Tuesday, October 12

The Cornish Mystery Of Trevethy Quoit Stones

Trevethy Quoit, Cornwall, England
Trevethy Quoit Cornwall
I'm featuring one of the mysteries of Cornwall again today. I live in Cornwall, England and this post is about the Mystery of the Trevethy Quoit Stones.

Part of the mystery of this ancient monument is the fact that even the experts can't be absolutely sure as to why the stones were erected in this particular way. The debate takes place because of their age. Estimates put this at around 3500BC. Though I did see one report that dated them even further back to 6000BC. But, whatever, they are definitely 5000 years old, which puts them on a par with the likes of the much more famous Stonehenge.

The seven granite slabs, which make up the structure are seriously heavy, the capstone is reckoned to be in the region of 10.5 tons. If we look at this top stone, in the two photos below, it can be seen that there is a hole.

Trevethy Quoit capstone hole
The reason for the hole is unknown. Some say it may have been used for astrological reasons, but in the 1600s locals used it to hold a flagpole. So was the hole created thousands of years ago or much later? For some reason it always makes me think of an elephant!

Trevethy Quoit, Cornwall capstone
The views so far are from the east. If we stay in this position it can be seen that at the bottom of the large upright stone, to the right hand side, there is an opening which could have been used as access to the inner part of the quoit.

Trevethy Quoit, St Cleer
I guess before we move on we should discuss as to why Trevethy Quoit may have been built.

If erected around 3500BC this would be during the Neolithic period. At this time there were known to be people living in the area and it was at a time when there would have been some of the first farmers. In fact the Parish of St Cleer, which encompasses Trevethy Quoit, is believed to have been inhabited from 6000BC.

The 'experts' seem to think it was a burial chamber and initially the structure would have been covered by more soil and stones - so from a distance it would appear as a mound. However local enthusiasts are certain that the monument would not have been completely covered.

Popular theories put forward for the purpose of Trevethy Quoit include:

(1) To hold the bones of the dead.
(2) To mark communal territory.
(3) As a gathering place.
(4) For ritual and ceremonial life for the local community.

If we move round to the south of this ancient monument, this is what we see:

Tevethy Quoit Cornwall from the south
The above photo also shows part of the west side of the structure. In 1850 the large west stone collapsed inwards and this can be seen more clearly from the pic below.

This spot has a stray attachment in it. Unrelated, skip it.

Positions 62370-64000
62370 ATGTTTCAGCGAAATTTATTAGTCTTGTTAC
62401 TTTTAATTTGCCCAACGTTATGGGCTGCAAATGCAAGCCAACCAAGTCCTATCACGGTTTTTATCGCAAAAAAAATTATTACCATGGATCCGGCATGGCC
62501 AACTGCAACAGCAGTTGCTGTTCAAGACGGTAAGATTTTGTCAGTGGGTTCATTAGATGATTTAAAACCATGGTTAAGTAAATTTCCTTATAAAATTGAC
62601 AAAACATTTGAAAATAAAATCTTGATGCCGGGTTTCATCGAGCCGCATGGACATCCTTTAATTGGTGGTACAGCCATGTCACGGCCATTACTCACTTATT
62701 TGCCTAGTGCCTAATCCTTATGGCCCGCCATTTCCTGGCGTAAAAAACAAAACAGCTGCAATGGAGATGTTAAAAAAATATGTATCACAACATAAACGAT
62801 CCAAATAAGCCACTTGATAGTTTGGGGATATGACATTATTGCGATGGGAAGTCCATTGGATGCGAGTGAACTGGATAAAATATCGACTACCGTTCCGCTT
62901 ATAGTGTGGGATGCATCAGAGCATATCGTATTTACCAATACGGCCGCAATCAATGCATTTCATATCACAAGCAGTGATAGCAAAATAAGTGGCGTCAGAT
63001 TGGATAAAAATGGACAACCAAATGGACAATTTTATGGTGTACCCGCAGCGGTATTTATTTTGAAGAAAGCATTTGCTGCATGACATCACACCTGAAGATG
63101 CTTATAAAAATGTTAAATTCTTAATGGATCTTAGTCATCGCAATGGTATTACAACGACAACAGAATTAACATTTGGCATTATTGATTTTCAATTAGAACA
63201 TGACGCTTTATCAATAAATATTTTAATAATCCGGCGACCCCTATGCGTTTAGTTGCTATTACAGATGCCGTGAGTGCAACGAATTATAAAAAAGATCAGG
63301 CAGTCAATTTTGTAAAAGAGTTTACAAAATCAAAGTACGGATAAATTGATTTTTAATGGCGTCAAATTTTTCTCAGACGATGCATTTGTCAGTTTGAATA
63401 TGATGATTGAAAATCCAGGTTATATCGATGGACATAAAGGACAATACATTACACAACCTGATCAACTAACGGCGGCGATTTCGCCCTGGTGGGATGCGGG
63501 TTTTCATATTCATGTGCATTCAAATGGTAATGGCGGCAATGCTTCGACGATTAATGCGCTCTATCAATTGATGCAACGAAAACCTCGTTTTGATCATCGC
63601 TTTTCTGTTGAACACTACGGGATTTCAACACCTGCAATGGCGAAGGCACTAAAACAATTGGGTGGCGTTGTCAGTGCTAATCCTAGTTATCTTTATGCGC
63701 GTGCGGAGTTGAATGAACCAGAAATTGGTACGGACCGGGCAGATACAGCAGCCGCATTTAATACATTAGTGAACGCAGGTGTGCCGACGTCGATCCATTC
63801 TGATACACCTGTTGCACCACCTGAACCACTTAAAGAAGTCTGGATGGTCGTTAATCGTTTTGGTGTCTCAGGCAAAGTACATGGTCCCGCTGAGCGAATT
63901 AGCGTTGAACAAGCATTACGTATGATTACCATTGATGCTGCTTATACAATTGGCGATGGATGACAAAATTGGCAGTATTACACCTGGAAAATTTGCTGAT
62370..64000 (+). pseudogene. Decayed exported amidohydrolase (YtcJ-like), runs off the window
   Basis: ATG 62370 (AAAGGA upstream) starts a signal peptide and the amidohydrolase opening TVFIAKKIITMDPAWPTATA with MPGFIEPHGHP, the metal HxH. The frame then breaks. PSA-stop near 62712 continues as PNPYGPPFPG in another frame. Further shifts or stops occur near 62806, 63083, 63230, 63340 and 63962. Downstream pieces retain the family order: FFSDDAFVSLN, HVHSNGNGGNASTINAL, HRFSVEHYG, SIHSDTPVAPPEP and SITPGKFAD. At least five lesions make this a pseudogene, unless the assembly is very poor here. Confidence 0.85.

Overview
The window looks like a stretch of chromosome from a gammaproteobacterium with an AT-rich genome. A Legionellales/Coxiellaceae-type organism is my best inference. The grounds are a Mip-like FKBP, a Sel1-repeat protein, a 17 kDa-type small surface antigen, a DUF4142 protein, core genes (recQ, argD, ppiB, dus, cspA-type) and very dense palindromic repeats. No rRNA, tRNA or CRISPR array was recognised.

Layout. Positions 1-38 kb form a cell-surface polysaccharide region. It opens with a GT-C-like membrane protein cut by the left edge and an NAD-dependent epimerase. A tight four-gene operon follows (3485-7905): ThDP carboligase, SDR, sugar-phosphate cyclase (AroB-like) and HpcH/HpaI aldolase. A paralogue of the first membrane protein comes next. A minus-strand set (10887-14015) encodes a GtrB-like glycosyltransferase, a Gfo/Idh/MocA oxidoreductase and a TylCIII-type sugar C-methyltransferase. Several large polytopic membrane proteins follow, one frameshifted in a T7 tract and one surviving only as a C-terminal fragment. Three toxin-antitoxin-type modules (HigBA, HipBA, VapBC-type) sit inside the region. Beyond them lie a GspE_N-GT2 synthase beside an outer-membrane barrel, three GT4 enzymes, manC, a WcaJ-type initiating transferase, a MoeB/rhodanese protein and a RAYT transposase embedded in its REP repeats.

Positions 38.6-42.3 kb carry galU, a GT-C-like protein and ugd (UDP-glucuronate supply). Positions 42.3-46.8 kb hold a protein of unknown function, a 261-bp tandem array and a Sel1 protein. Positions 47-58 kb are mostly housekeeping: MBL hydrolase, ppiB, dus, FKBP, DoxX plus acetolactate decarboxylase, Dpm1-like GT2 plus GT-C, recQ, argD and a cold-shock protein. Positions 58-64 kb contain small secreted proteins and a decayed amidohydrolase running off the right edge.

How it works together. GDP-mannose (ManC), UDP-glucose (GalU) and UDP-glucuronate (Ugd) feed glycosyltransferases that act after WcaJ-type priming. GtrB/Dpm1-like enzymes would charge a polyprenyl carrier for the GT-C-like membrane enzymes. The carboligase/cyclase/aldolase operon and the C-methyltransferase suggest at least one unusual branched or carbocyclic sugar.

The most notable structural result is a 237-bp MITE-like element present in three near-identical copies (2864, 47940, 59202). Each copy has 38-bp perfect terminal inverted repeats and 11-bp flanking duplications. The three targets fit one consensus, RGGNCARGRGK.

Trevethy Quoit Cornwall west view
It can be seen that on this west stone there are a series of holes or indentations, probably seen clearer in the next photo:

Trevethy Quoit west stone holes or indentations
So what are these holes or marks? A popular theory is that these are Midsummer Merriment Holes made perhaps in the middle ages. A young man of the day would have filled such a hole with an explosive which he would have then lit to proclaim his love for a sweetheart.

The next photo is one I took of the inside of the chamber which has a strange effect, presumably made by the sun.
Inside chamber of Trevethy Quoit
I'll finish off with a few more photos of the granite rocks:

Trevethy Quoit granite stones
I always think that the stone to the left of the picture immediately below has a touch of the Easter Island about it.

Trevethy Ancient monument, Cornwall
Treventhy Quoit, Cornwall on a blue sky day
Directions: To visit Trevethy Quoit go to the town of Liskeard, Cornwall and from here follow signs to St Cleer. When approaching village you will see a sign to Darite - follow this. It's now a narrow road but keep following this until you see sign post to Trevethy Quoit. There is car parking for about 5-6 cars only. It's free to view.

Other Cornish Posts:
The Cornish Mystery Of The Men-an-Tol Stones
Small Coincidences At Pentewan, Cornwall
The Cornish Mystery Of Morgawr Monster Of The Seas

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  1. like your cornish posts. i haven't heard of trevethy quoits before. somewhere else for me to visit when next in cornwall. amazing to think they were erected over 5000 years ago.

  2. Davina16:59

    Arrived here from Before Its News. I like your blog, you have some interesting posts. Especially like this and your Men-an-Tol stones article. I live near Stonehenge so I love ancient stones!

  3. These are fantastic. Great pics, too. They really give a sense of the utter strangeness and mystery of this place.

  4. Stones of the Nephilim St. Cleer Bodmin Moor

    Stones of the Nephilim are a reminder to the living that this giant will never trouble the people of this place ever again.

  5. Anonymous16:47

    Having read Paul Devereux's book Places of Power, I am keenly aware of Trevethy Quoit and the many dolmens of Cornwall. Fascinating, little-known aspect of our history!

  6. I agree with Billy - stones of the Nephilim.

  7. I grew up in darite and spent many an hour as a child playing here, these pictures bring back some amazing memories for me.